concerned, an academic at Cambridge

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University managed to access data of

50 million Facebook users and

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themselves act to a commercial

entity for them to use in their

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campaigns. I think that is a data

breach and I think many will be

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concerned about actually how much

data Facebook has on them and that

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Facebook cannot keep it safe.

What

about the chief executive? Keeper

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Parliament last month his company

had never obtained or used Facebook

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data. Now we know they did and they

did not delete face -- they did not

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delete the data they told Facebook

they had.

Exactly. We asked him

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whether he had acquired data

directly and he said they hadn't.

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And that's why we want him to come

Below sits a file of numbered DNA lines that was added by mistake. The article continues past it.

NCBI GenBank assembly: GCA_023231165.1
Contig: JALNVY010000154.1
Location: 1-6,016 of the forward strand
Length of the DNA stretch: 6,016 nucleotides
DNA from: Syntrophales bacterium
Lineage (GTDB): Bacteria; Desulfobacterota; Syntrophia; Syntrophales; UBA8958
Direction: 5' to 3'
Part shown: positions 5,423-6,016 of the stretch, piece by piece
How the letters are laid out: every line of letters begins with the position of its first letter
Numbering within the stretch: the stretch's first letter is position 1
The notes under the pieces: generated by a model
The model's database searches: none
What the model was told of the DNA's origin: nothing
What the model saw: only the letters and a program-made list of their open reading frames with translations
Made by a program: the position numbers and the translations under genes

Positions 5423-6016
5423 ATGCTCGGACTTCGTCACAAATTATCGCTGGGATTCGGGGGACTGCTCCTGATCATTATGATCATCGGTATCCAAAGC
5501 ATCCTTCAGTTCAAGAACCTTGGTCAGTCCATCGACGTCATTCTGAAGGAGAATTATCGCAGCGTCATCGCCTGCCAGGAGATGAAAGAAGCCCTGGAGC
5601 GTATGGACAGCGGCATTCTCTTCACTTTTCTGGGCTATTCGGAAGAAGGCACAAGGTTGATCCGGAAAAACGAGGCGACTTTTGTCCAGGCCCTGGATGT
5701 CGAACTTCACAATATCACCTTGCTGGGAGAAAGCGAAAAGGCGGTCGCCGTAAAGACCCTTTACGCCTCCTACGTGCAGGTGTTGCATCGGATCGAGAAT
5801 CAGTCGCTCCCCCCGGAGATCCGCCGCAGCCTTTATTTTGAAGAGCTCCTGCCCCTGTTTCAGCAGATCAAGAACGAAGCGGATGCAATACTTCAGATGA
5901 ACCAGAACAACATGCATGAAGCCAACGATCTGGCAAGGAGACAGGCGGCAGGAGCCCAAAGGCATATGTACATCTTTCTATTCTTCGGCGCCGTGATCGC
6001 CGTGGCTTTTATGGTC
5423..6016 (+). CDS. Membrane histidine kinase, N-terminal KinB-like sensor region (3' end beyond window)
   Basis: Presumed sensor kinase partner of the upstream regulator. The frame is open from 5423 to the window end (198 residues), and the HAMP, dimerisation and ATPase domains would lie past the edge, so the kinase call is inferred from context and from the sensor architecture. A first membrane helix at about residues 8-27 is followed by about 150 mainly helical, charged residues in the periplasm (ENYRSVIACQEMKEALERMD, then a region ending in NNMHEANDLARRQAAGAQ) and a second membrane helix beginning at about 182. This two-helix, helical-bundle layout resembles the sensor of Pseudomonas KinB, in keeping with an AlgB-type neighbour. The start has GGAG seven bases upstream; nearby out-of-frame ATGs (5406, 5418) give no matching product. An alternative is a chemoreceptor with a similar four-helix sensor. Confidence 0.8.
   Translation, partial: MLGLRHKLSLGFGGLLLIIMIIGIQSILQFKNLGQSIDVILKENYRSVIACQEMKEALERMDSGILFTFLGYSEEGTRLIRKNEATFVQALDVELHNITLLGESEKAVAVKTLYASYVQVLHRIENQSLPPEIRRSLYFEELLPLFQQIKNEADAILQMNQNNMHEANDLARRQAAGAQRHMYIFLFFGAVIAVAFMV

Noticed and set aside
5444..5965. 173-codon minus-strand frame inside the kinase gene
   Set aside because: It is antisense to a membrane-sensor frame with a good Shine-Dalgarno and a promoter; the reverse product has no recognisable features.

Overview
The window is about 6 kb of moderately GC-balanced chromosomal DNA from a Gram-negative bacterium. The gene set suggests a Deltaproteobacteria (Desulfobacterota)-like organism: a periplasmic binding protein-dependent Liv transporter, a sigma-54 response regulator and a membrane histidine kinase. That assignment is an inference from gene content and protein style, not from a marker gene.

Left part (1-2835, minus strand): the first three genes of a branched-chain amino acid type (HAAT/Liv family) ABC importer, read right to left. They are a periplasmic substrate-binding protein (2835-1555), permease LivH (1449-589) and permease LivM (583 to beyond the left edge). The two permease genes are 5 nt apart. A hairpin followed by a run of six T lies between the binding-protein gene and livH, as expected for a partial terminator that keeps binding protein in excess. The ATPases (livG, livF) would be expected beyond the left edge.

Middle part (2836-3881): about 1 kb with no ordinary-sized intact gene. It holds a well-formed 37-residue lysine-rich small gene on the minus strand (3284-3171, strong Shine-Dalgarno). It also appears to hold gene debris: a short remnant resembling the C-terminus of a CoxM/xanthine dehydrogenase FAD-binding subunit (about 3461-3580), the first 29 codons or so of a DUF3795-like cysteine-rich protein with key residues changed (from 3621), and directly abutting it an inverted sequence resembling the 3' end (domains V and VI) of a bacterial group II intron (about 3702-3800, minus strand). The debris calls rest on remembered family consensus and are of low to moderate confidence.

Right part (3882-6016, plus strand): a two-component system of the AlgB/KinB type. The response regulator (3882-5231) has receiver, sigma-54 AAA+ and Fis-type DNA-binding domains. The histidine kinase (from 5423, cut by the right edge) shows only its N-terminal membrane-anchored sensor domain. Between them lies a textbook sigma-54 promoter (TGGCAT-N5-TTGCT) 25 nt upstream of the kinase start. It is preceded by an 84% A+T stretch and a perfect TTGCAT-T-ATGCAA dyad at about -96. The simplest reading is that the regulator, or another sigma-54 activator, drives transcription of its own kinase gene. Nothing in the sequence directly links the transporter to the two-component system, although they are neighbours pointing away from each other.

back and explain to Parliament his

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answers, because I don't think his

answers are in any way consistent

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with what we now know and therefore

if Parliament and the committee

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believe we have been misled, we will

report back to the Committee on

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Standards here in Parliament.

It is

not entirely clear what you or US

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investigators can do about Facebook

or Mark Zuckerberg but billions of

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our viewers around the world have

Facebook accounts. What would you

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say to those viewers?

I think they

should speak up and let Facebook

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know how angry they are. I think

it's terrible that Mark Zuckerberg

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or an equally senior person in the

company is not prepared to answer

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questions to discuss these concerns.

Ultimately this is about data

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Facebook others on its users and how

it sells that data to advertisers

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and whether it can keep it safe.

This is fundamental to the way

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Facebook work some people have a

right to know if their data is being

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used properly. There is a bigger

concern is well about the way in